Correlates of video games playing among adolescents in an Islamic country
1 Department of Public Health and Management, School of Public Health & Nutrition, Tabriz University of Medical Sciences, Tabriz, Iran
2 Department of Family Medicine, Charles Drew University of Medicine and Science, Los Angeles, California, USA
3 Department of Psychiatry, Shahid Beheshti University of Medical Sciences, Tehran, Iran
4 Research Institute of Behavioral Disorders & Substance Abuse, and Department of Public health, Hamadan University of Medical Sciences, Hamadan, Iran
BMC Public Health 2010, 10:286 doi:10.1186/1471-2458-10-286Published: 27 May 2010
No study has ever explored the prevalence and correlates of video game playing among children in the Islamic Republic of Iran. This study describes patterns and correlates of excessive video game use in a random sample of middle-school students in Iran. Specifically, we examine the relationship between video game playing and psychological well-being, aggressive behaviors, and adolescents' perceived threat of video-computer game playing.
This cross-sectional study was performed with a random sample of 444 adolescents recruited from eight middle schools. A self-administered, anonymous questionnaire covered socio-demographics, video gaming behaviors, mental health status, self-reported aggressive behaviors, and perceived side effects of video game playing.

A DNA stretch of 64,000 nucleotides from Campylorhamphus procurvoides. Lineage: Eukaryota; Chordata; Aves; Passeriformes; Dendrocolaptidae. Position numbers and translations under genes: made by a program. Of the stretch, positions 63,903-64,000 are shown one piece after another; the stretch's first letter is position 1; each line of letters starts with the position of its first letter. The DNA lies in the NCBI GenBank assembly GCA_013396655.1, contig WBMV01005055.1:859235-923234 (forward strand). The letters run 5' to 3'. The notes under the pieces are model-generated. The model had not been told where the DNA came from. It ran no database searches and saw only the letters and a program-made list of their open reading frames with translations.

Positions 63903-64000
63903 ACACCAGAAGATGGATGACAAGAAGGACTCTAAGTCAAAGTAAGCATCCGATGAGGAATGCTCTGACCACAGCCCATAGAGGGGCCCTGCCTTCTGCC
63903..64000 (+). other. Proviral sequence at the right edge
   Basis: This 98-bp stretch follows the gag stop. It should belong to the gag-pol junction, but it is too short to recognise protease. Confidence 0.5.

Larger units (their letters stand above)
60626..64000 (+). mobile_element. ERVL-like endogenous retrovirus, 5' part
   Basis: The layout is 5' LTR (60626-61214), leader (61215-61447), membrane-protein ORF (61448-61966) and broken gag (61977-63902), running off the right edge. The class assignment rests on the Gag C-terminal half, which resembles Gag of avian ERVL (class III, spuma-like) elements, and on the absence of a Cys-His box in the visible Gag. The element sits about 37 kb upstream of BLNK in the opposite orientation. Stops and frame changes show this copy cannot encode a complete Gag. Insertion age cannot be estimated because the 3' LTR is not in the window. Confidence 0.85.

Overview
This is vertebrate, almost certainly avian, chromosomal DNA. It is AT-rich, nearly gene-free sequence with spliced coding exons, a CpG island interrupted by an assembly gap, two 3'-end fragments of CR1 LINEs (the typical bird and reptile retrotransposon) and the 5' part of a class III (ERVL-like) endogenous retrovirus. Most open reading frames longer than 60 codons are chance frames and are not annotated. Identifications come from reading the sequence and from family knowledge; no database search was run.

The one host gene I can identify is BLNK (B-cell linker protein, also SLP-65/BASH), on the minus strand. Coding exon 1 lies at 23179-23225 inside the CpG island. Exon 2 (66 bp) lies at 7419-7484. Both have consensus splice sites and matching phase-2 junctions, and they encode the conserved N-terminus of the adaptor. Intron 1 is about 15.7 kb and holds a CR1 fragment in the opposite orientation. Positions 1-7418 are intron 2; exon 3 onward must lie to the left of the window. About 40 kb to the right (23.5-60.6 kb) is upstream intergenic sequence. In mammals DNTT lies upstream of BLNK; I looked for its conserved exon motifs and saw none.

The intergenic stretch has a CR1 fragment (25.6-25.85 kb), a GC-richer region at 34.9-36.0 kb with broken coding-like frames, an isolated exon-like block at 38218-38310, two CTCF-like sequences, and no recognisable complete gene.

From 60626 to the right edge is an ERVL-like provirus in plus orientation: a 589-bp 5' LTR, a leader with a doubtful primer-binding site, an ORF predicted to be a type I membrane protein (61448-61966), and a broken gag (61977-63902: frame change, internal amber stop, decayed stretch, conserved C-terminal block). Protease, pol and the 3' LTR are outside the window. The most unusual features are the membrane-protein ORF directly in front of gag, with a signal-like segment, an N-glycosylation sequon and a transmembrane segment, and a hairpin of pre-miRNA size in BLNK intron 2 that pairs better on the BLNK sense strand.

Overall, participants spent an average of 6.3 hours per week playing video games. Moreover, 47% of participants reported that they had played one or more intensely violent games. Non-gamers reported suffering poorer mental health compared to excessive gamers. Both non-gamers and excessive gamers overall reported suffering poorer mental health compared to low or moderate players. Participants who initiated gaming at younger ages were more likely to score poorer in mental health measures. Participants' self-reported aggressive behaviors were associated with length of gaming. Boys, but not girls, who reported playing video games excessively showed more aggressive behaviors. A multiple binary logistic regression shows that when controlling for other variables, older students, those who perceived less serious side effects of video gaming, and those who have personal computers, were more likely to report that they had played video games excessively.
Our data show a curvilinear relationship between video game playing and mental health outcomes, with "moderate" gamers faring best and "excessive" gamers showing mild increases in problematic behaviors. Interestingly, "non-gamers" clearly show the worst outcomes. Therefore, both children and parents of non-game players should be updated about the positive impact of moderate video gaming. Educational interventions should also be designed to educate adolescents and their parents of the possible harmful impact of excessive video game playing on their health and psychosocial functioning.